View from the Bike Lane: Reminder about cycling courtesies

by Dennis Nugent on March 31, 2020

The lifestyle changes that all of us are making as the result of Coronavirus pandemic are challenging. But there are some positive effects occurring. From my kitchen window, I see so many more families out cycling together.

Given good weather and a noticeable reduction in traffic, cycling is more enjoyable than ever. Along with increased cycling activity, the safety of riders and the courteous behavior cyclists display is essential.

Kudos to both fitness and family cyclists for wearing helmets, observing traffic rules, and being courteous to pedestrians and drivers in automobiles. Keep it up!  It’s great to see parents of young riders modeling cycling safety and courteous behaviors.

Now let’s work to eliminate what I still observe from time to time, most recently when my walking companion almost got upended by a fast-moving cyclist:

  • Not stopping or even slowing down at stop signs
  • Riding without a helmet
  • Riding side by side in auto traffic lanes
  • Failing to signal upcoming turns
  • Not verbally advising pedestrians that you are approaching to pass by saying “On your left”
  • Riding on sidewalks that clearly prohibit bicycles

Keep on riding, it’s a great activity. Be safe. Be courteous.

Photo by Linda Hubbard (c) 2020


Kylee March 31, 2020 at 2:54 pm

Now that everyone is supposed to observe 6-foot social distancing, it would be great if car drivers could always keep 6 feet away from bicyclists on the road.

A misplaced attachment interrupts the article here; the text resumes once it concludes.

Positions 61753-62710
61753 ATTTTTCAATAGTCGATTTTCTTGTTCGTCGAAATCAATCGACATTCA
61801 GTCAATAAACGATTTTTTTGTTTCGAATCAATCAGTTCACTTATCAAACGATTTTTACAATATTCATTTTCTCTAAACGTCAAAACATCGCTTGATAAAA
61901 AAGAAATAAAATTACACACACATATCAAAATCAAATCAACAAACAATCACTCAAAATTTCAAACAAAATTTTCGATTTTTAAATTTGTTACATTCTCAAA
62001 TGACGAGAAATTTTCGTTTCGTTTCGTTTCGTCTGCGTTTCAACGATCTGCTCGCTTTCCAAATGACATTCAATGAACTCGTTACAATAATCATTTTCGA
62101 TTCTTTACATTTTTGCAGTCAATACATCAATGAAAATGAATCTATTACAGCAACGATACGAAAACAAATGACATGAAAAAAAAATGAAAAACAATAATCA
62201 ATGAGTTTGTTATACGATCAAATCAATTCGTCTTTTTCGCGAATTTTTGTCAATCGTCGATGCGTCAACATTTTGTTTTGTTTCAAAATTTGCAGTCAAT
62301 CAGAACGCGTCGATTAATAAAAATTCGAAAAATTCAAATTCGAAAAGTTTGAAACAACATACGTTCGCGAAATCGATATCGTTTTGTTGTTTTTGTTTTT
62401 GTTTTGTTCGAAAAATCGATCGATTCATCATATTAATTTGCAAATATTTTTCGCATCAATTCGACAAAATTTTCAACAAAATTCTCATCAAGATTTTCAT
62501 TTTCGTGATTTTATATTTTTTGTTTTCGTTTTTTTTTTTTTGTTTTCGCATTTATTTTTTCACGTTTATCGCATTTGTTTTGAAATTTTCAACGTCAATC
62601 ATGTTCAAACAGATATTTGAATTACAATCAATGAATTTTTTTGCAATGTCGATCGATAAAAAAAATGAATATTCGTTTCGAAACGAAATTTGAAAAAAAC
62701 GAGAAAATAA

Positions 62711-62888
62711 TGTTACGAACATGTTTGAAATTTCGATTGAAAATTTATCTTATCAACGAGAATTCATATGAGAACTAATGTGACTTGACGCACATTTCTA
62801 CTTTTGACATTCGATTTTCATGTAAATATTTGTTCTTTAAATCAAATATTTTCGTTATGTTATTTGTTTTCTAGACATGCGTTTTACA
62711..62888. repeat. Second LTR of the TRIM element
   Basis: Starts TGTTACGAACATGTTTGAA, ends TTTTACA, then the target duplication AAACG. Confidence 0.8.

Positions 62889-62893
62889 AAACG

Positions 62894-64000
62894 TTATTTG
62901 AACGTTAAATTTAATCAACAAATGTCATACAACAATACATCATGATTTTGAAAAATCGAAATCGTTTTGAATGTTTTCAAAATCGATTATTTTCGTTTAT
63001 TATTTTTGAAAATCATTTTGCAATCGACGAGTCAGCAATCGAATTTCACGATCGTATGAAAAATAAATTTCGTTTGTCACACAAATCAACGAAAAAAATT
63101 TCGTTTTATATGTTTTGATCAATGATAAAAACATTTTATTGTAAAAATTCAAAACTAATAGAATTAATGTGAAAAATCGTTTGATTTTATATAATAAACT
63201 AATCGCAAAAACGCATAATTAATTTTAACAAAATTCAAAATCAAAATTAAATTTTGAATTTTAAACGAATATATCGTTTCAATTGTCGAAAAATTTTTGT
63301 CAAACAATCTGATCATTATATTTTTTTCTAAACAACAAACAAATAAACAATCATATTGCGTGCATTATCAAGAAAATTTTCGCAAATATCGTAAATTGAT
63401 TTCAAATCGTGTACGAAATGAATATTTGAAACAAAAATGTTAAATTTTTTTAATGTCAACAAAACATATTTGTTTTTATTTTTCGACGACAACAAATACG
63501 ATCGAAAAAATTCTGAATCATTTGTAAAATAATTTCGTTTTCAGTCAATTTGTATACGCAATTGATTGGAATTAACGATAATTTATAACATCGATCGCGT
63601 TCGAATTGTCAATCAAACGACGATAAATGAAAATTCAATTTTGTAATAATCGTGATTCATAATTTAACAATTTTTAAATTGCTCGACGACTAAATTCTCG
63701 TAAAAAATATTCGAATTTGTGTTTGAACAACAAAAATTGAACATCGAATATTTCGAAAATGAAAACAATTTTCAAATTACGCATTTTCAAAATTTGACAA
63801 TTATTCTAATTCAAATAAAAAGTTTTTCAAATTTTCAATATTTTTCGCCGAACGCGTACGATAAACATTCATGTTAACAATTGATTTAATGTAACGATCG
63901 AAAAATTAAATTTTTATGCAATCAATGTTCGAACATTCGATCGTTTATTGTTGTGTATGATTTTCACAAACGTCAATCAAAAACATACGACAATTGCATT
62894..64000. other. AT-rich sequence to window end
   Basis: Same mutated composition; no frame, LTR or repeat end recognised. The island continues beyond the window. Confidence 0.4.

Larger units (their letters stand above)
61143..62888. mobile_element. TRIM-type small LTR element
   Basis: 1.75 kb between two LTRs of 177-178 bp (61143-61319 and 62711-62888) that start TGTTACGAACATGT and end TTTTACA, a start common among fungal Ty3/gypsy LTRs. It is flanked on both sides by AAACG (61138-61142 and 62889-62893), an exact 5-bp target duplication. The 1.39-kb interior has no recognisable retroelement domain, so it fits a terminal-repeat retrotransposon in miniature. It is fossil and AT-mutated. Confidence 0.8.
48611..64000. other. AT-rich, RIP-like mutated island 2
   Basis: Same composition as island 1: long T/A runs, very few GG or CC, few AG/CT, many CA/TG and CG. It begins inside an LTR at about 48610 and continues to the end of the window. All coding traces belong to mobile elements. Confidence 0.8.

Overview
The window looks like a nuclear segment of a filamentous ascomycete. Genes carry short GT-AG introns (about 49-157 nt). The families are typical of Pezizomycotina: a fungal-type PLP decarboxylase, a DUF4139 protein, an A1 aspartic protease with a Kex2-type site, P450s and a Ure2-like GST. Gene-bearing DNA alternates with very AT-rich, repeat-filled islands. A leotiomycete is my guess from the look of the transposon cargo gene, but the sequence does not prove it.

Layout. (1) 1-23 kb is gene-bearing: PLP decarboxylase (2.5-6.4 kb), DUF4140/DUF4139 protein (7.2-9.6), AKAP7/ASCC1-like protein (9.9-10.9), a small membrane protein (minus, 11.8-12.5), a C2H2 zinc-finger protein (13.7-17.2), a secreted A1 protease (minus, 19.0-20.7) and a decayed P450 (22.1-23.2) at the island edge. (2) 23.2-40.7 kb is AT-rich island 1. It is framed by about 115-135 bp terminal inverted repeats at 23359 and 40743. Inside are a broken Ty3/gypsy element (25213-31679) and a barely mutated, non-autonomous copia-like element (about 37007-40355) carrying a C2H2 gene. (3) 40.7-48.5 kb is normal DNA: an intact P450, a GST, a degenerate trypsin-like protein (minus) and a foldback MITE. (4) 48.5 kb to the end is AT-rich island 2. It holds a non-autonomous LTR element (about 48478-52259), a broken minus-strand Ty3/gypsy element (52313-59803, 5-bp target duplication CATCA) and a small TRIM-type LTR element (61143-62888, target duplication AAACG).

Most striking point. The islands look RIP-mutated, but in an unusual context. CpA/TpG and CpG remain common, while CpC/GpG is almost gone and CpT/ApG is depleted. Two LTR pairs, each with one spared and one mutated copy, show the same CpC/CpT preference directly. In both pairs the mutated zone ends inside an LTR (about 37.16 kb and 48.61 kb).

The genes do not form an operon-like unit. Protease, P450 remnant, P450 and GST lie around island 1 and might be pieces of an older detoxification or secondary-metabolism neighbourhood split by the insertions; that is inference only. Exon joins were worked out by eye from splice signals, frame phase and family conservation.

Jacob Sivertsen April 01, 2020 at 1:07 pm

While I agree with most of the contents of this piece I must say: If you have to warn a pedestrian that you are on their left it would seem to me that you are either riding on the wrong side of the road or the pedestrian is walking on the wrong side.

I take it you are talking about the latter situation.

I find that if you wanted to say anything to the pedestrian then “you should be walking on the other side of the street” would be more educating than merely stating to them that you are passing them.

As a bonus they would still know you are there! 🙂

Linda Hubbard Gulker April 01, 2020 at 4:18 pm

Actually “on your left” is correct as Dennis is thinking of our walks on the shared Stanford bike paths near the golf course. We walk on the far right side of the path adjacent to grass/dirt. So the cyclists need to pass on our left!

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